September Nevada gaming revenues continued the Silver State’s financial decline for the second month in a row.
The gambling state represents a large portion of the small online gaming market in the United States right now. For players who get their fix at land-based casinos, Las Vegas is seen as one of the world’s gambling meccas.
Television and film paint the state as the go-to destination to win big or lose hard. With all the bright lights, spinning roulette wheels and packed casinos, it would make sense that Nevada’s gaming market is a well-oiled machine that constantly pumps revenue into the state.
But despite what those images may suggest, Nevada’s casino and online gambling industry aren’t on the rise, and that includes the state’s still incipient online poker industry.
The Nevada Gaming Control Board released its September earnings report and the results for online gaming aren’t great. The three real-money sites operating in Nevada collected a combined $693,000 in rakes and fees during the month of September. This represents a decline of 8.9 percent from last year. Nevada started releasing official revenue figures for online poker in February, and September’s numbers represent the lowest total seen as of yet.
WSOP.com, Ultimate Poker and Real Gaming represent the entirety of Nevada’s online poker operations providing real-money play. In August, the three sites had a combined revenue of $742,000, which was the lowest revenue figures at that point. September’s revenue represents a drop of 6.7 percent.
Nevada’s online poker market hit a profitable spike in June during the World Series of Poker. That month, $1,037,000 in revenue brought the market to its highest point to date. July then saw a slight decline to $985,000.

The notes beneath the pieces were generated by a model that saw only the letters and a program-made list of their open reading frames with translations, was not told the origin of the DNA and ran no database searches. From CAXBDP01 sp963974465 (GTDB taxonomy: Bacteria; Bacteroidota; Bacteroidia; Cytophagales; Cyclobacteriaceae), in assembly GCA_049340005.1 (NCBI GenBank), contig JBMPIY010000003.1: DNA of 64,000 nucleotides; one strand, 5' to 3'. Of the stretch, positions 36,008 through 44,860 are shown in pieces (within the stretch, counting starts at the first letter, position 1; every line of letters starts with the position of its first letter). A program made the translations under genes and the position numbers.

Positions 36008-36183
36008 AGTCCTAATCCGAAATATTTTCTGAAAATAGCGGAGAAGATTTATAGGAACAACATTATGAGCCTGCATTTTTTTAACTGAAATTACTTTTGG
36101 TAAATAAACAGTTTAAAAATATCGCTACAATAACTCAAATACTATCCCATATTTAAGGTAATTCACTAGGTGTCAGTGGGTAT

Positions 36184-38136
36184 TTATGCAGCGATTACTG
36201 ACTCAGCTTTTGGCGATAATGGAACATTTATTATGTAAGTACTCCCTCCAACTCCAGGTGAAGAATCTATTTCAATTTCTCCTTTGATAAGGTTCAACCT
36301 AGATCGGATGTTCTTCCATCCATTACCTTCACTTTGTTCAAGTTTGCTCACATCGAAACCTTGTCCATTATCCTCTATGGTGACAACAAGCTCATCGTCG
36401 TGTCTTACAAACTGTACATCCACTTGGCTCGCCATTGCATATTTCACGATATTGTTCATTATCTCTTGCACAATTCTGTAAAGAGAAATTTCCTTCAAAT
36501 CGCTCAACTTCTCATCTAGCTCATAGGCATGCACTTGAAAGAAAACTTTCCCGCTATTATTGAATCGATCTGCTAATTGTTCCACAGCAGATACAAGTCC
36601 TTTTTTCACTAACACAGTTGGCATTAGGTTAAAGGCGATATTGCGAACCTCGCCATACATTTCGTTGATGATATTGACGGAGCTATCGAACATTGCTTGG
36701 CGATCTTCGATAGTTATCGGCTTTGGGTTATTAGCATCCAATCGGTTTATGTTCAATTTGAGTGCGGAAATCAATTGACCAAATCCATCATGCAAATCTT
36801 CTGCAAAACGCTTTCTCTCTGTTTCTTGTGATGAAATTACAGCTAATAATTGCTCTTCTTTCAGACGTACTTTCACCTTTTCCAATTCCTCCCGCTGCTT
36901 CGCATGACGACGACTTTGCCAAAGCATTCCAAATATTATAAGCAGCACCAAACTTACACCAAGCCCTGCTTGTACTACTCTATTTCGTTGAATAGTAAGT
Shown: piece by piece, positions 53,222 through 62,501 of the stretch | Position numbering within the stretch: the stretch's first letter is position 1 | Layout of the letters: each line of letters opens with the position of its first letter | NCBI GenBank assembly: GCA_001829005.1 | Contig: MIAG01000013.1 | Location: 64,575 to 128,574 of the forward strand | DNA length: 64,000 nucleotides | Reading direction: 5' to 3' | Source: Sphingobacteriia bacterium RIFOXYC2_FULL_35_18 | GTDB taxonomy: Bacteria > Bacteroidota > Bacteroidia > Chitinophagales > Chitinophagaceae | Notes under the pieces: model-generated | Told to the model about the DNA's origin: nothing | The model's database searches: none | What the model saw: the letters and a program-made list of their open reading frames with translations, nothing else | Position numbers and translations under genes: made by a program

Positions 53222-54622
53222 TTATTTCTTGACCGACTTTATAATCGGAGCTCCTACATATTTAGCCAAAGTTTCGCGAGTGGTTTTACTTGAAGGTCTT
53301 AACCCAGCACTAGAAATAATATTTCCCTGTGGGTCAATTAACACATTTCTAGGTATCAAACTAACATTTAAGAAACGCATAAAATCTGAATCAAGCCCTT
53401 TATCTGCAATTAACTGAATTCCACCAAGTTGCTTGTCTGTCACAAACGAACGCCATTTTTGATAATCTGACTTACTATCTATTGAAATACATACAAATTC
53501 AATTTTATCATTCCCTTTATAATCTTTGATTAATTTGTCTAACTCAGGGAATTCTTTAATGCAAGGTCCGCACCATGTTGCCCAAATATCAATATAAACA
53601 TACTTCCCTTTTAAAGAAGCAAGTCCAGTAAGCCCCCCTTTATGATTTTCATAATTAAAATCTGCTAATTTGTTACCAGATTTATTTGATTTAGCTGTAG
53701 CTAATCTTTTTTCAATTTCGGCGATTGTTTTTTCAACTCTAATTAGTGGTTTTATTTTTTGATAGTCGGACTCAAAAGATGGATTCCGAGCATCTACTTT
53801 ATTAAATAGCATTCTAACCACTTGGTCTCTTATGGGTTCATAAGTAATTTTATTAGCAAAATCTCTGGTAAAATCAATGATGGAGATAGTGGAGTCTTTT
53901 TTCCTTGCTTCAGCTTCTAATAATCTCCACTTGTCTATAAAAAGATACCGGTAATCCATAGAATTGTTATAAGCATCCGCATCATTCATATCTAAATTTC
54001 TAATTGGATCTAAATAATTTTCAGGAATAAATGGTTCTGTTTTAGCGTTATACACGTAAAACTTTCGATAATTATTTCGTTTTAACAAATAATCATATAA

Casino Industry Down Again
Nevada’s casino industry also hit a snag for the second month in a row. Across the Silver State, casinos collected $901.7 million in win, compared to August’s $920.2 million. This represents a 5.96 percent decrease when compared to September 2013, when gaming win totaled $958.9 million.
Strip gaming revenue dropped to $494.8 million, compared to September 2013’s $563.1 million. Lucky high-end baccarat and blackjack players are seen as the biggest factors in that decline. The Strip’s baccarat revenue declined by 29.6 percent to $81.3 million. Blackjack revenue fell 27.3 percent, while the volume was down by 15.5 percent.
Silver State Linings
In light of the revenue slump, there were some positive areas of increase. Sports wagering revenue for Nevada was $44.6 million, an increase of 12.2 percent in September. This represents the fourth-highest revenue total for a single month from sports wagering in Nevada’s history. Revenue for slot machines was down 3.8 percent for the month, but the amount wagered grew by 2.3 percent, the fifth straight month of increase.
Nevada managed to earn $11.14 million in win during the last 12 months, a 1.39 percent increase. The state collected $65.8 million in gaming taxes for October, meaning a 4.5 percent increase from last year.
Analysts Remain Positive
Though the revenue figures for both land-based and online gaming operations are on the decline, industry analysts see a potential recovery for Nevada and Las Vegas. Most licensed online operators in the state do not offer real-money options. With only three sites bringing in revenue, a lot of money is yet to be made, they predict.
For Nevada, poker is the only offering to players online. Mobile sports betting is offered by some companies but, despite its increase in September, the state doesn’t count it as online gambling.
The online gaming market in the US is predicted to reach $5.2 billion by 2020. Yet this number is lowered from previous estimates and if the industry continues the downward trend, the predictions may have to be lowered yet again.